NEW YORK (MainStreet) — Talk about shortening up your “to do” list.
Dwolla, an online payment services company, has announced this week that you can now send cash payments via Twitter.
The process is pretty simple, and should intrigue the 500 million Twitter users tweeting away these days, as well as the 150,000 new users Twitter attracts every day.
All a user needs to do is this: Tweet the Twitter handle of your cash recipient and amount you’re transmitting and add “#dwolla.” The money is deposited into the recipient’s Dwolla account in real time. That’s pretty much it – you just sent (for example) $140 to your best friend in 140 words or less. (You need to visit dwollalabs.com and sign into your Twitter account to sign up for the service).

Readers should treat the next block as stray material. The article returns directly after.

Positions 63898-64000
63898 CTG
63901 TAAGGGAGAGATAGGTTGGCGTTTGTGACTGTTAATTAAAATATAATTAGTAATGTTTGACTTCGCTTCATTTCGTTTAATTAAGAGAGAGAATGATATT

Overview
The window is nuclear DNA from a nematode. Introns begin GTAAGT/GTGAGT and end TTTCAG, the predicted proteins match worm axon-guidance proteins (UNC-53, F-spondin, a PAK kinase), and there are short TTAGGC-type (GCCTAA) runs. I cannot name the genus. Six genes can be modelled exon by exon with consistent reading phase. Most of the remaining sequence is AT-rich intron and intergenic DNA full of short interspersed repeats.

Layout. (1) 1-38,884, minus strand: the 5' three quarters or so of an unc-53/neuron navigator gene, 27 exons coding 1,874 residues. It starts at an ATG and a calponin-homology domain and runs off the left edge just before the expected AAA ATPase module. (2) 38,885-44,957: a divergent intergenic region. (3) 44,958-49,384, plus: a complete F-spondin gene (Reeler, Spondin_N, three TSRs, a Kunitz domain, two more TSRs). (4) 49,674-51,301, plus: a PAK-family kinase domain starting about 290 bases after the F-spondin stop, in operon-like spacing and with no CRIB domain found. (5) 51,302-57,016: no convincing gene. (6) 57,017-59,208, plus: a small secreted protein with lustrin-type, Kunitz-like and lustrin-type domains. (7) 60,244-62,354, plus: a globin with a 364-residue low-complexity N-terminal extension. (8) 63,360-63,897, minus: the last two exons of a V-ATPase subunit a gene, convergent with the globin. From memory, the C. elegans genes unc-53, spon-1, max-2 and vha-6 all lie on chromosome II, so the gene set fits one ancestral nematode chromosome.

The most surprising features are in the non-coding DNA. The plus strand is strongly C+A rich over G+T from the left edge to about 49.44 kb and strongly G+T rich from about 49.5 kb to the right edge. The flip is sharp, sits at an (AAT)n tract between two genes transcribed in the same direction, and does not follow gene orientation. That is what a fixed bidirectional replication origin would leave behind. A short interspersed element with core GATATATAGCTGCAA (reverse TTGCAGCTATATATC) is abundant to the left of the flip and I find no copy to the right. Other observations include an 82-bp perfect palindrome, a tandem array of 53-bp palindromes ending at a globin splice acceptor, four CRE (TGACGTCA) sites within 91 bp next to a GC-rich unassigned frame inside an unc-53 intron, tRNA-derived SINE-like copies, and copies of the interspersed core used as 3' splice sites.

- Your Employer Is Finally Getting Real About Social Media in the Office
- Hotels Want to Be Social Media Friends Even Before You Arrive
- Teens Think They're Staying Safe From Online ID Theft--But Their Friends Aren't
- No One Wants to Read Your Highbrow Science Links
- Key Social Media Phrases to Get Customers Clicking
“This makes it easy to send money to friends, nonprofits or even merchants without having to login to the Dwolla mobile app,” Dwolla says in a Wednesday blog post.
Dwolla doesn’t warn users about which payments are OK to make (lost bets, small charitable contributions, loans to friends) or which may not be (mortgage payments, credit card payments and car payments, which may attract identity fraud thieves and let everyone know how much you are paying on your mortgage).
The difference is this: As a regular Twitter message, a Dwolla payment is public. Banks and lenders don’t allow Twitter payments specifically for that “public access” reason – banks don’t want your Twitter followers knowing how much you owe them anymore than you do. A Twitter payment would constitute a huge security breach for a big-time creditor.